1Forsooth the Lord said to Abram, Go thou out of thy land, and of thy kindred, and of the house of thy father, and come thou into the land which I shall show to thee;
2and I shall make thee into a great folk, and I shall bless thee, and I shall magnify thy name, and thou shalt be blessed;
3I shall bless them that bless thee, and I shall curse them that curse thee; and all kindreds of [the] earth shall be blessed in thee.
4And so Abram went out, as the Lord commanded him, and Lot went with him. Abram was five and seventy years when he went out of Haran.
5And he took Sarai, his wife, and Lot, the son of his brother, and all the substance which they had in possession, and the men which they had begotten in Haran; and they went out that they should go into the land of Canaan. And when they came into it,
6Abram passed through the land till to the place of Shechem, and till to the noble valley. Forsooth Canaanite was then in the land.
7Soothly the Lord appeared to Abram, and said to him, I shall give this land to thy seed. And Abram built there an altar to the Lord, that appeared to him.
8And from thence he passed forth to the hill [or the mount of] Bethel, that was against the east, and setted there his tabernacle, having Bethel from the west, and Hai from the east. And he builded also there an altar to the Lord, and inwardly called his name.
9And Abram went going, and going forth over to the south.
10Soothly hunger was made in the land; and Abram went down into Egypt, to be a pilgrim there, for hunger had the mastery in the land.
11And when he was nigh to enter into Egypt, he said to Sarai, his wife, I know that thou art a fair woman,
12and that when Egyptians shall see thee, they shall say, It is his wife, and they shall slay me, and keep thee.
13Therefore, I beseech thee, say that thou art my sister, that it be well to me for thee, and that my life live for the love of thee.
14And so when Abram had entered into Egypt, Egyptians saw the woman, that she was full fair;
15and the princes told to Pharaoh, and praised her with him; and the woman was taken up into the house of Pharaoh.
16Forsooth they used well Abram for her; and sheep, and oxen, and asses, and servants, and servantesses, and she-asses, and camels were given to him.
17Forsooth the Lord beat Pharaoh and his house with most vengeances for Sarai, the wife of Abram.
18And Pharaoh called Abram, and said to him, What is it that thou hast done to me? why showedest thou not to me that she was thy wife?
19for what cause saidest thou, that she was thy sister, that I should take her into wife to me? Now therefore lo! thy wife; take thou her, and go.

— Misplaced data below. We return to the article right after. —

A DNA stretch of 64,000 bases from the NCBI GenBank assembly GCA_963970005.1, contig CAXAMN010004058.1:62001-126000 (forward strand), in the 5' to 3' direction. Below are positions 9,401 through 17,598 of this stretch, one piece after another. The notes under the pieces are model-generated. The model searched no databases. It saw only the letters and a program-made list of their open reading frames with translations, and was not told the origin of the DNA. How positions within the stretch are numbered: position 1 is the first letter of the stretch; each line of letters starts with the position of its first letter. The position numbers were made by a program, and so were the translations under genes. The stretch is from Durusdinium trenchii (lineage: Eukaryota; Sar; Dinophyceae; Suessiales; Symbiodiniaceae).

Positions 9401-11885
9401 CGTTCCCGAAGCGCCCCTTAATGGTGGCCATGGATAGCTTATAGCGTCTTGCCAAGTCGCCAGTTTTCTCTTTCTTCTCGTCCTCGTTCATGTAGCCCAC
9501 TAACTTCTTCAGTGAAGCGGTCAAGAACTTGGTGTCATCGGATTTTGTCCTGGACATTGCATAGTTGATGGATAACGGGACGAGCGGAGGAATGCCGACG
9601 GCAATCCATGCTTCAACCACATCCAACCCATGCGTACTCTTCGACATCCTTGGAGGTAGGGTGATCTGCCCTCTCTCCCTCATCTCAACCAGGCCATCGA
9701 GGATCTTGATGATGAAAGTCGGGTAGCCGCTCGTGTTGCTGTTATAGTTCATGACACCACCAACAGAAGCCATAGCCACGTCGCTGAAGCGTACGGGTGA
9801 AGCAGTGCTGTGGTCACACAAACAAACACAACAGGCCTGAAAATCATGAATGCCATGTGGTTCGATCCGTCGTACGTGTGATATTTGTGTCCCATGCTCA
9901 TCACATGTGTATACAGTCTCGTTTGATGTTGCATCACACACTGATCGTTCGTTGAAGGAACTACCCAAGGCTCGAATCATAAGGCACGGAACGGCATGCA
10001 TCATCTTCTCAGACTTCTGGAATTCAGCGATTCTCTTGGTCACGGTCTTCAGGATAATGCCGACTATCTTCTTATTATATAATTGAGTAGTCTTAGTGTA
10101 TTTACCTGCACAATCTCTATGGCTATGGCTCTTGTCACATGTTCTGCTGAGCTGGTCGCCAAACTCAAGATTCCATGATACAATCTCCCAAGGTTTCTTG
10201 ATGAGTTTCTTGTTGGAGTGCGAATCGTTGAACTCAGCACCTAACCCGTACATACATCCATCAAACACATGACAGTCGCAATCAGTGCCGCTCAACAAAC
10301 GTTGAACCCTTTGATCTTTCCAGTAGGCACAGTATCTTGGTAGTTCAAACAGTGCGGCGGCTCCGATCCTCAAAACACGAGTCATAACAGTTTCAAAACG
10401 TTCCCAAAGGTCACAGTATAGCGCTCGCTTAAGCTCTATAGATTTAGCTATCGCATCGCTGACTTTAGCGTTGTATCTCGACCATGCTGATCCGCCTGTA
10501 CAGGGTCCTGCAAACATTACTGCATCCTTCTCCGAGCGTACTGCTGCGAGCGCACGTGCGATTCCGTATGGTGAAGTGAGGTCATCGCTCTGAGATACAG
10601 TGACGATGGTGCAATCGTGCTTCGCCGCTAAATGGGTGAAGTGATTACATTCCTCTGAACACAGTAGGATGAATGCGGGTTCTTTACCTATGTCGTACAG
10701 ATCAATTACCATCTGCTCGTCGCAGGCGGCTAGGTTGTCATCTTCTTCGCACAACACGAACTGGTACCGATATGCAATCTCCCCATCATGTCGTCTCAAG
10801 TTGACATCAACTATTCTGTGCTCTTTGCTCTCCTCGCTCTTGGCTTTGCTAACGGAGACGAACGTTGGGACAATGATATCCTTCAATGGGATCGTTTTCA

20And Pharaoh commanded to men on Abram, and they led forth him, and his wife, and all things that he had.
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Abram’s Call and Migration. 1The Lord said to Abram: Go forth#Go forth…find blessing in you: the syntax of the Hebrew suggests that the blessings promised to Abraham are contingent on his going to Canaan. from your land, your relatives, and from your father’s house to a land that I will show you.#Acts 7:3; Heb 11:8. 2#The call of Abraham begins a new history of blessing (18:18; 22:15–18), which is passed on in each instance to the chosen successor (26:2–4; 28:14). This call evokes the last story in the primeval history (11:1–9) by reversing its themes: Abraham goes forth rather than settle down; it is God rather than Abraham who will make a name for him; the families of the earth will find blessing in him. I will make of you a great nation, and I will bless you; I will make your name great, so that you will be a blessing.#Gn 17:6; Sir 44:20–21; Rom 4:17–22. 3#Gn 18:18; 22:18; Acts 3:25; Gal 3:8. I will bless those who bless you and curse those who curse you. All the families of the earth will find blessing in you.#Will find blessing in you: the Hebrew conjugation of the verb here and in 18:18 and 28:14 can be either reflexive (“shall bless themselves by you” = people will invoke Abraham as an example of someone blessed by God) or passive (“by you all the families of earth will be blessed” = the religious privileges of Abraham and his descendants ultimately will be extended to the nations). In 22:18 and 26:4, another conjugation of the same verb is used in a similar context that is undoubtedly reflexive (“bless themselves”). Many scholars suggest that the two passages in which the sense is clear should determine the interpretation of the three ambiguous passages: the privileged blessing enjoyed by Abraham and his descendants will awaken in all peoples the desire to enjoy those same blessings. Since the term is understood in a passive sense in the New Testament (Acts 3:25; Gal 3:8), it is rendered here by a neutral expression that admits of both meanings.